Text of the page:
In the UK, the relationship between employers and employees is governed by UK employment law which mainly takes two forms: common law and statute.
Common Law mainly comes from cases that have been heard by Tribunals, whilst Statutes are what most people consider to be 'employment law' - and that's the legislation that governs the employment rights of employees and obligations of employers.
In simple terms and in the context of employment law, common law is the part of UK law that comes mainly from cases that have been heard by Tribunals, where judges have set out expected customs or legal tests that should be applied under certain circumstances.
The law of contract is a particularly relevant common law because all employees in the UK work under a contract of employment (whether that contract is in writing or not).
Common law is law derived from custom and judicial precedent, rather than from statute (there’s more on statute below).
In contrast to common law, a Statute is a piece of legislation made by UK Parliament, having passed through the House of Commons, the House of Lords and then having received “Royal Assent”.
In more simple terms, and in the context of employment law, statute is a written law passed by UK Parliament that governs the employment rights of employees and obligations of employers.
Some of the primary statutes that govern employment law in the UK are:
Employment Rights Act 1996 (ERA)
The Employment Rights Act 1996 is front and centre when it comes to governing the employment relationship.
It sets out an employee’s entitlement to a written statement of employment (as well as setting out the criteria for what must be included in that statement), the right to receive the National Minimum Wage, Statutory Sick Pay Rights, the procedures for Unfair Dismissal (including the right for an employee to receive written reasons for their dismissal), rights concerning maternity, paternity and flexible working… and the list goes on.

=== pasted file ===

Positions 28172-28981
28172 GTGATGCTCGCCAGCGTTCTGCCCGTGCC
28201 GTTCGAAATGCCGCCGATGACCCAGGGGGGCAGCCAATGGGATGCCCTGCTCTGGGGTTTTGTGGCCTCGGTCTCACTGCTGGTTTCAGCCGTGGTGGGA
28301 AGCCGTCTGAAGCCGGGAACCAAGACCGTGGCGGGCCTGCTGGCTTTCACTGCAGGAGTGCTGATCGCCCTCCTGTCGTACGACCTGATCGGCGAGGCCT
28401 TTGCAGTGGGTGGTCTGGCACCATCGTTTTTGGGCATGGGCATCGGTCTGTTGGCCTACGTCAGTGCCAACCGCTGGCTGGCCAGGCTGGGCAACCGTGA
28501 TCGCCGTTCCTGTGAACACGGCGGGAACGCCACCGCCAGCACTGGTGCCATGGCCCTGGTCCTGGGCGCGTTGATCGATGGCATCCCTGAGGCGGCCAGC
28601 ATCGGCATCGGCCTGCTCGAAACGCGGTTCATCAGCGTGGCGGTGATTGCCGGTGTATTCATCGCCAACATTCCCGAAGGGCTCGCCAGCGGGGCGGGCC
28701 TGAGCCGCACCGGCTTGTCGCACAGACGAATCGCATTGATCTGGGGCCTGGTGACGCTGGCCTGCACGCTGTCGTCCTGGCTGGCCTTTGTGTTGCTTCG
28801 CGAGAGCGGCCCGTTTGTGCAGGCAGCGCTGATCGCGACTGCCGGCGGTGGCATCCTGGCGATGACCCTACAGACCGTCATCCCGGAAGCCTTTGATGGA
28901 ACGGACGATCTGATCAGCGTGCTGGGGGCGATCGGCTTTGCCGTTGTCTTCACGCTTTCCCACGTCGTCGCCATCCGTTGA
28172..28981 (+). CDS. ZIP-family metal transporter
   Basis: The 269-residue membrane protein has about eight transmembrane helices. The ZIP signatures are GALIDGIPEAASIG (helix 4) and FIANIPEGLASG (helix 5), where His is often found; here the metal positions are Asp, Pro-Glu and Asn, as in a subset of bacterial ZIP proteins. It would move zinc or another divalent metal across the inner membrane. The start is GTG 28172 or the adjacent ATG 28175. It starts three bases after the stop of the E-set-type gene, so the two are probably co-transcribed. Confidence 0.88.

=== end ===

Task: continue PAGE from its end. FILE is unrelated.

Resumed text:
In summary – it’s very important!
Equality Act 2010 (EqA)
The Equality Act 2010 establishes the nine protected characteristics that it is unlawful to discriminate against, as well as setting out the different types of discrimination that can occur in certain circumstances.
For example, it contains the definitions and the legal tests to be met for claims of direct and indirect discrimination, harassment and victimisation. The nine protected characteristics are:
- Religion of belief
- Pregnancy and maternity
- Sexual Orientation
- Marriage and civil partnership
- Gender reassignment
Working Time Regulations 1998 (WTR)
The Working Time Regulations 1998 implement a piece of European legislation. Unsurprisingly, this statute governs the amount of time employees spend working, including setting limits on the maximum number of hours an employee can work and on night work, as well as setting out rules for rest breaks, time off from work and holidays.
Health and Safety at Work Act 1974 (HSAW)
The Health and Safety at Work Act 1974 is front and centre when it comes to health and safety at work, and it is slightly different from other statutes, in that it’s primarily enforced by the Health and Safety Executive.
It sets out rules and standards for employers in relationship to the occupational health and safety of their employees.
Its core purpose is to ensure that employees have a safe place of work, have safe equipment to perform their role, are properly trained, have proper facilities and that appropriate risk assessments are carried out by employers.
National Minimum Wage Act 1998 (NMW)
The National Minimum Wage Act 1998 seeks to ensure that all workers in the UK are paid a fair wage for their work, and (with a few technical exceptions) applies to all employees that are at least school leaving age.
It sets out the relevant minimum hourly pay rate for those eligible to receive the national minimum wage, as well as setting out the relevant minimum hourly pay rate for those engaged by employers as apprentices.
This statute, and the minimum rates of pay contained within it, is updated annually in April.
Employment law changes frequently and it can be difficult to keep up with the latest case law and legislation. We’ve only touched the surface of key legislation and big changes are on the horizon as a consequence of changing governments, Brexit and the end of retained EU law.
But that’s one of the reasons we’re here – as part of our employment & HR service, we keep you up to date with latest changes, keeping your contracts and policies compliant whilst up-skilling your managers to give them the confidence to manage your people and workplace compliance.
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